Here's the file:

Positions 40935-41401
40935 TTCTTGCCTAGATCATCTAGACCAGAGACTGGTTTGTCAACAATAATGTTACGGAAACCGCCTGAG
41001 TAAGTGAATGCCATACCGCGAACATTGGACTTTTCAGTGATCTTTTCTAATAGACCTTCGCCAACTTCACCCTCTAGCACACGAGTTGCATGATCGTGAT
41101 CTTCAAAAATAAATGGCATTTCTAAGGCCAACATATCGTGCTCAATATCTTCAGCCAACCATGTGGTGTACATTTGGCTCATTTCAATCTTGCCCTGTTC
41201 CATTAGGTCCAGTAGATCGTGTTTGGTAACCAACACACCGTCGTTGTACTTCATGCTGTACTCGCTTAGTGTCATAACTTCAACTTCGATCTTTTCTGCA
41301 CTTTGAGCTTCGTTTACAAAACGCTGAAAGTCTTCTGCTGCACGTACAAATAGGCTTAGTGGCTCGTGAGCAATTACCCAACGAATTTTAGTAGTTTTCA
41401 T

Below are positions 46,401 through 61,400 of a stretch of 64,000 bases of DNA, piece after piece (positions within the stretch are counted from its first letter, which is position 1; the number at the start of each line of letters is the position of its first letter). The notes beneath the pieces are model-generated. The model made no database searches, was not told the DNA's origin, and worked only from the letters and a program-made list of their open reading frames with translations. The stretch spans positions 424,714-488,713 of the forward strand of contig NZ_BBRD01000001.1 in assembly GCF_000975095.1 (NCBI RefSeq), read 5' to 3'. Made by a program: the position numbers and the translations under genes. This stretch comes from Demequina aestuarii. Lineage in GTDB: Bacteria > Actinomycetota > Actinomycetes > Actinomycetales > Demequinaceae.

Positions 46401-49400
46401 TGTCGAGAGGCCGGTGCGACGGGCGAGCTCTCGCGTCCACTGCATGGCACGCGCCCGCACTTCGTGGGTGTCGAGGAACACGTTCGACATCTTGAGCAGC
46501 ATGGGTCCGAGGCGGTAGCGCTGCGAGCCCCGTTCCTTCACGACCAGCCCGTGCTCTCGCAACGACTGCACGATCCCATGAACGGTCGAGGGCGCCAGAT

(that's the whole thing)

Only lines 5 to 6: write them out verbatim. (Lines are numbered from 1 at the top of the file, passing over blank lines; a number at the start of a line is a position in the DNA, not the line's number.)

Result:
41201 CATTAGGTCCAGTAGATCGTGTTTGGTAACCAACACACCGTCGTTGTACTTCATGCTGTACTCGCTTAGTGTCATAACTTCAACTTCGATCTTTTCTGCA
41301 CTTTGAGCTTCGTTTACAAAACGCTGAAAGTCTTCTGCTGCACGTACAAATAGGCTTAGTGGCTCGTGAGCAATTACCCAACGAATTTTAGTAGTTTTCA